|Directed by||Mark L. Lester|
|Written by||C. Courtney Joyner|
|Music by||Christopher Franke|
|Distributed by||Trimark Pictures|
Public Enemies is a 1996 film directed by Mark L. Lester. The movie, which centers on the 1930s figure Ma Barker and her criminal sons, was filmed in Guthrie, Oklahoma.  The film was released on direct-to-video in the United States in November 1996.
Sexually abused by her brothers, Kate Barker runs away to become involved in bootlegging. She marries decent George Barker and gives birth to four sons, Herman, Arthur ("Doc"), Lloyd and Freddie. However, when George's law-abiding ways fail to provide for the family, "Ma" encourages her sons to commit crimes. Soon they become notorious criminals. FBI leader, J Edgar Hoover puts agent Melvin Purvis on the case. Meanwhile Alvin Karpis joins the gang. An attempted robbery leaves one Barker son, Herman, dead, and another Freddie, captured. Arthur Dunlop, a corrupt prison guard, helps Freddie escape and becomes Ma's lover. Dunlop plans a kidnapping that will net them $100,000, but it nearly goes wrong because of his incompetence. The gang kill him. They also kill another incompetent associate, a mob-doctor who messes up an attempt at plastic surgery. By this time Purvis is onto them. Lloyd and Arthur are arrested in Chicago, and Ma and Freddie are killed in a shootout in Florida.
Lester Joseph Gillis, also known as George Nelson and Baby Face Nelson, was an American bank robber who became a criminal partner of John Dillinger, when he helped Dillinger escape from prison, in Crown Point, Indiana. Later, the Federal Bureau of Investigation (FBI) announced Nelson and the remaining gang of bank robbers were collectively "Public Enemy Number One."
Melvin Horace Purvis II was an American law enforcement official and Federal Bureau of Investigation (FBI) agent. Given the nickname "Little Mel" because of his short, 5 ft 4 in (163 cm) frame, Purvis became noted for leading the manhunts that captured or killed bank robbers such as Baby Face Nelson, John Dillinger, and Pretty Boy Floyd, but his high public profile was resented by local law enforcement. Purvis asserted he had killed Floyd single-handed, others variously claimed that Floyd had been already wounded, or even that Purvis had ordered Floyd summarily shot dead for refusing to provide information.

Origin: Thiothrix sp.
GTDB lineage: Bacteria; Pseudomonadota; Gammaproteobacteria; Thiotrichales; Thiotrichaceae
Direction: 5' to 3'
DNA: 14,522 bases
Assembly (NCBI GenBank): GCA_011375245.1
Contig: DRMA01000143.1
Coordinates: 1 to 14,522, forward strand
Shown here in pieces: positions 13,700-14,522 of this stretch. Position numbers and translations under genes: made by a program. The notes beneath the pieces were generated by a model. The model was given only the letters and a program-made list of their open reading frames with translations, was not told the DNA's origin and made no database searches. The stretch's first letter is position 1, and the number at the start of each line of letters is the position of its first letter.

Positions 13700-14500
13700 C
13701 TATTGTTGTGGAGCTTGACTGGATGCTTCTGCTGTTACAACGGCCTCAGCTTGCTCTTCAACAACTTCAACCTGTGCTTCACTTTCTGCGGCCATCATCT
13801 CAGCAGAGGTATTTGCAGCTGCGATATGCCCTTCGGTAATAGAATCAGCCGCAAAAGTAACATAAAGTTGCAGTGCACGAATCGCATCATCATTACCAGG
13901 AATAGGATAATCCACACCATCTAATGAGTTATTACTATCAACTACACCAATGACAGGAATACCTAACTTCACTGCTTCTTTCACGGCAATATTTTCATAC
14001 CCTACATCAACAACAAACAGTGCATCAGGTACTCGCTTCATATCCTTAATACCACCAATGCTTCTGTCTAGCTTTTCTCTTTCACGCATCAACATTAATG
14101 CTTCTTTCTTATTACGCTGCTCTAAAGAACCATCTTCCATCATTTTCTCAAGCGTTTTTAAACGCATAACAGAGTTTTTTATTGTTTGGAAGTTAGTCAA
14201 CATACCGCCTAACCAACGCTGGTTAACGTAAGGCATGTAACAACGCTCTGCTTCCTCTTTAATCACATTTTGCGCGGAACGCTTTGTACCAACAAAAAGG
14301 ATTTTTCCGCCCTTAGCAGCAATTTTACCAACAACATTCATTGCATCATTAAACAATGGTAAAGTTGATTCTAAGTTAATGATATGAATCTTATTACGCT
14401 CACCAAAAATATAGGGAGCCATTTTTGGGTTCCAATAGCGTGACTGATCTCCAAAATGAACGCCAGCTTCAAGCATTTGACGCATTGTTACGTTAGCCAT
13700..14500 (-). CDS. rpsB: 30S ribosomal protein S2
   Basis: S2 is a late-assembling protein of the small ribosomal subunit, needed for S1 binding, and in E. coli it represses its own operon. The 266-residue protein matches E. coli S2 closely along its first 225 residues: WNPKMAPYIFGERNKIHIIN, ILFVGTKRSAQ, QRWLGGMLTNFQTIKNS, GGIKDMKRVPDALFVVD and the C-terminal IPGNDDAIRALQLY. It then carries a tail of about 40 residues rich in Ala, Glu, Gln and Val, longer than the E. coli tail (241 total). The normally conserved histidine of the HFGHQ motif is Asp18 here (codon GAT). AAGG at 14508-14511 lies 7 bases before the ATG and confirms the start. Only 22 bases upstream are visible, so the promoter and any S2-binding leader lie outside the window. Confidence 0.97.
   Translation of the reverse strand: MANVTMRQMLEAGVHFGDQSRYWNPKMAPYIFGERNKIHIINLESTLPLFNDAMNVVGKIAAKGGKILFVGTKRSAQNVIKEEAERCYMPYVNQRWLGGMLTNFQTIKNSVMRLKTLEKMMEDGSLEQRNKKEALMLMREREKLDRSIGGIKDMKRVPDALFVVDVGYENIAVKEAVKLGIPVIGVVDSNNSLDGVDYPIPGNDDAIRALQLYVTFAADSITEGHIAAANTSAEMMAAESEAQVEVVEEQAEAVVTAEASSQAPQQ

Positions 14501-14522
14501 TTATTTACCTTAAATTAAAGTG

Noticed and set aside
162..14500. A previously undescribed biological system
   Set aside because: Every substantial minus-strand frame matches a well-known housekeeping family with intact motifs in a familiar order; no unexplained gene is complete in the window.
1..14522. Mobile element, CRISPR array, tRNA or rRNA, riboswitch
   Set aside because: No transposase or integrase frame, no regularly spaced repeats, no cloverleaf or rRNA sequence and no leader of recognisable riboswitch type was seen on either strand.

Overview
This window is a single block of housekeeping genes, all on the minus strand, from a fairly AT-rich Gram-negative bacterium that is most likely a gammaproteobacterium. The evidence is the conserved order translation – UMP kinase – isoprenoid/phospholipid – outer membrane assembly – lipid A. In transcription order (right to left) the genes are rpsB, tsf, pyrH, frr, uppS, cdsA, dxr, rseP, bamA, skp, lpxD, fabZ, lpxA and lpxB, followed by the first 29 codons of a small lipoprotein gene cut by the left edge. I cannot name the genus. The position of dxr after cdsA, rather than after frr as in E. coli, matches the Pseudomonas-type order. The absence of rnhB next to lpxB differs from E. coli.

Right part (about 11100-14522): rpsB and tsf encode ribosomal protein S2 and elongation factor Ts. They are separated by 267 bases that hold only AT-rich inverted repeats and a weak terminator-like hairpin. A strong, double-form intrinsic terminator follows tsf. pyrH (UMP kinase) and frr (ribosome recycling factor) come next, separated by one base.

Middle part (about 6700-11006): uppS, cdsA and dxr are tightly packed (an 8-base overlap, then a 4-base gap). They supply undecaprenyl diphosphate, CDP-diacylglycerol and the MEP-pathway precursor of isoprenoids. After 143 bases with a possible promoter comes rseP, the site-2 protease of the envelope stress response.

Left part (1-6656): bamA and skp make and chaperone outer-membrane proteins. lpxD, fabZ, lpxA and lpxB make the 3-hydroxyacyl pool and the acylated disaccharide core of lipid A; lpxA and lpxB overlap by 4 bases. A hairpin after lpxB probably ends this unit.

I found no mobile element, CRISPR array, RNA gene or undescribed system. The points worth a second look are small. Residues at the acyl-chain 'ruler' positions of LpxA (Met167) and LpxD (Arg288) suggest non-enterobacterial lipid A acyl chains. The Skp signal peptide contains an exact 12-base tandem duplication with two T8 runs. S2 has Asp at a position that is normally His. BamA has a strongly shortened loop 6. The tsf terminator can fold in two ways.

Kate Barker, better known as Ma Barker, was the mother of several American criminals who ran the Barker–Karpis Gang during the "public enemy era" when the exploits of gangs of criminals in the Midwestern United States gripped the American people and press. She traveled with her sons during their criminal careers.
Charles Arthur Floyd, nicknamed Pretty Boy Floyd, was an American bank robber. He operated in the West and Central states, and his criminal exploits gained widespread press coverage in the 1930s. He was seen positively by the public because it was believed that during robberies he burned mortgage documents, freeing many people from their debts. He was pursued and killed by a group of Bureau of Investigation (BOI) agents led by Melvin Purvis. Historians have speculated as to which officers were at the event, but accounts document that local officers Robert "Pete" Pyle and George Curran were present at his fatal shooting and also at his embalming. Floyd has continued to be a familiar figure in American popular culture, sometimes seen as notorious, other times portrayed as a tragic figure, even a victim of the hard times of the Great Depression in the United States.
Alvin Francis Karpis, a Depression-era gangster nicknamed "Creepy" for his sinister smile and called "Ray" by his gang members, was a Canadian-born criminal of Lithuanian descent known for being a leader of the Barker–Karpis gang in the 1930s. Karpis led the gang along with Fred Barker and Arthur "Doc" Barker. There were only four "public enemies" ever given the title of "Public Enemy #1" by the FBI and he was the only one to be taken alive. The other three, John Dillinger, Pretty Boy Floyd, and Baby Face Nelson, were all killed before being captured. He also spent the longest time as a federal prisoner at Alcatraz Federal Penitentiary, serving twenty-six years.
Bloody Mama is a 1970 American exploitation crime film directed by Roger Corman and starring Shelley Winters in the title role, with Bruce Dern, Don Stroud, Robert Walden, Alex Nicol, and Robert De Niro in supporting roles. It was very loosely based on the real story of Ma Barker, who is depicted as a corrupt, mentally-disturbed mother who encourages and organizes the criminality of her four adult sons in Depression-era southern United States.
Guns Don't Argue is a 1957 low-budget feature film about the early achievements of the FBI in defeating the most notorious criminals of the 1930s. The film involves dramatizations of the crimes and eventual demise of various gangsters, along with a moralistic narrative. It was edited together from a composite of three episodes from the 1952 TV series Gangbusters.